Because there is little progress to be seen but nevertheless lots of work has been done on the business ends of the two finished parts I have decided on a little tutorial to show you how I make those tiny parts.
Most of it has to do with the swivelling of the vernier engines the Soyuz uses to steer when aloft.
First the little fairings around the base. You can simply glue them to thick cardstock and add them to the hull but then it's just a thicker shape. These things actually are hollow fairings under which small vents are located. To get some effect of them being hollow and seeing the vents I glue them to cardstock and then I cut off the vent part of the thickened fairing. This way when added to the hull it looks like you can see the vent under the fairing.
Now then the housing of the vernier steering mechanism.
Some background: It is quite an old system, not often seen on modern rockets. Each stage has a couple of small rocket exhaust bells which can swivel left and right. The strap-on boosters all have two on the outward pointing side, the core stage has four; one on each quadrant. This way the Soyuz can roll, pitch and yaw a bit while riding its payload to space. Modern systems rely on a different system which uses a gimbal system where the engine bell can move on a wrist-like mechanism and thus vectoring its thrust in any direction.
|The real stuff. The vernier engines are the small ones.|
The red colour is from the detachable shrouds that protect
the innards of the engine bell. For a big picture, click here .
Okay, enough rocketry. Now the paperwork.Those vernier engines have two swivel points, one inboard and one on the outside of the rocket. The parts for it are quite small in 1/48 but are tiny in 1/96. Leo has supplied loose glue tabs for easier assembly but in this scale it gets a bit messy. My trick is to use super glue (CyanoAcrylate - CA) to edge glue the shapes. I add a little CA on the edges of the paper and use a pair of tweezers to gently push the edges together. In the end you have reasonably shaped fairings for the steering mechanism.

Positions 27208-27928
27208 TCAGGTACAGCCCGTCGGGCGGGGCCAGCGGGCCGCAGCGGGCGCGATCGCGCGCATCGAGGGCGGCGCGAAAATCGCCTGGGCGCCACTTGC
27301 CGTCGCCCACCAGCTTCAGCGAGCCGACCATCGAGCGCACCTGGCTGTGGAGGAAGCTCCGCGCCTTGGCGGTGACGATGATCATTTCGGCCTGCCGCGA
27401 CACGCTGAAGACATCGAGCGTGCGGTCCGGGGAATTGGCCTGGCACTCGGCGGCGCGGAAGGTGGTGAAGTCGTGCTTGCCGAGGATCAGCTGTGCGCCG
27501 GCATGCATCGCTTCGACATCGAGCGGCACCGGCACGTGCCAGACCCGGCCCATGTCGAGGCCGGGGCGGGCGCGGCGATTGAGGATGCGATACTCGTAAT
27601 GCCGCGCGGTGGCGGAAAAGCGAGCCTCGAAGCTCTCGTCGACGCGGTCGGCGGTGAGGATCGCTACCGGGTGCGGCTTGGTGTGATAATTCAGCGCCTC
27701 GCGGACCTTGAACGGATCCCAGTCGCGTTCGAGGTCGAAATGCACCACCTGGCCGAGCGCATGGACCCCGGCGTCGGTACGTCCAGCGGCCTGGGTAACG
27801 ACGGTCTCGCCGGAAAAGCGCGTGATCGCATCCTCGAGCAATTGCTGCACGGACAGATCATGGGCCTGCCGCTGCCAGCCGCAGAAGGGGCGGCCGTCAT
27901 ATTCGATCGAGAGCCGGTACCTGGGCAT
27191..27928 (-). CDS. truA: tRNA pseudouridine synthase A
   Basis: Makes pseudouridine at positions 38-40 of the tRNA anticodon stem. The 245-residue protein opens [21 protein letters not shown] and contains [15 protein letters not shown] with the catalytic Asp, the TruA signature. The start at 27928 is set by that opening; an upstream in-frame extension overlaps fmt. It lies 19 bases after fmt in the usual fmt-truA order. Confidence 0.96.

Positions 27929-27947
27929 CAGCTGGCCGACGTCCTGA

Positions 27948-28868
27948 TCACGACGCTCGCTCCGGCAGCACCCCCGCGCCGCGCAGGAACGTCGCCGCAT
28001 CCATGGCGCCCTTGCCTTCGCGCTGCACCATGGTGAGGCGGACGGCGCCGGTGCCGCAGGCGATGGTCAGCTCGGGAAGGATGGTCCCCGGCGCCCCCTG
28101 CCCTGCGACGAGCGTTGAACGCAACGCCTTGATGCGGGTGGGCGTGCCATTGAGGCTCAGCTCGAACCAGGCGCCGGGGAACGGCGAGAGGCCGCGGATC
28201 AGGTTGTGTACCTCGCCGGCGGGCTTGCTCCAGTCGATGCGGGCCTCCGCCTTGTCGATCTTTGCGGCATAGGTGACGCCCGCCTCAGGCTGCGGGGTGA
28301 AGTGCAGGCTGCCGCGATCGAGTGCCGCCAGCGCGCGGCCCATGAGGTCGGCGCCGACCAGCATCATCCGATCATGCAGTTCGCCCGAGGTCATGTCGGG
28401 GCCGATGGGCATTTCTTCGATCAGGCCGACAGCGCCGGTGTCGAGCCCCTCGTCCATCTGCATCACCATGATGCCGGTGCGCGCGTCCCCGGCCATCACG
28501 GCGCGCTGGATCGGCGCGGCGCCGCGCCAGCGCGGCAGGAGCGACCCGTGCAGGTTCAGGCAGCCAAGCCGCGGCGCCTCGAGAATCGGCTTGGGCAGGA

After glueing the parts I give the outer rims a little extra colour and also use CA to stick them to the hull.
|Leo's parts are grey when printed so I use a silver sharpie to|
give them a more aluminium appearance.
|carefully add glue. I put a drip of CA on a piece of unused|
paper and use a cocktail stick to add a tiny amount
to the edges of the shape.
|And this is how it ends up on the strap-on booster.|
Then the inner parts of those swivel mechanisms. Again, these are small shapes, now rectangular boxes, and with loose glue tabs. I choose to make them solid, so I cut them out, (this time I use aluminium coloured paper) and fill the innards with two layers of thick cardboard to get the right thickness. Then I fold over the sides and glue it all in place.
The four small fins on the boosters are being folded and then I use a watercolour pencil to camouflage the white cuts. I do this with all parts. Having a good assorted set of watercolour pencils is a must, I think. I wet the edge afterwards with my finger to get an even result. It works like a charm.
The same way I treat the small vent fairings on the outer hull of the strap-ons. No glue tabs, but edge glueing. It maybe is a little tricky when you first try it but it works like a charm.
|Still without the inner parts..|
|...and with the added parts.|
Hopefully this is helpful for some of you.
Thanks for watching and next time I hopefully have finished all three other strap-on boosters.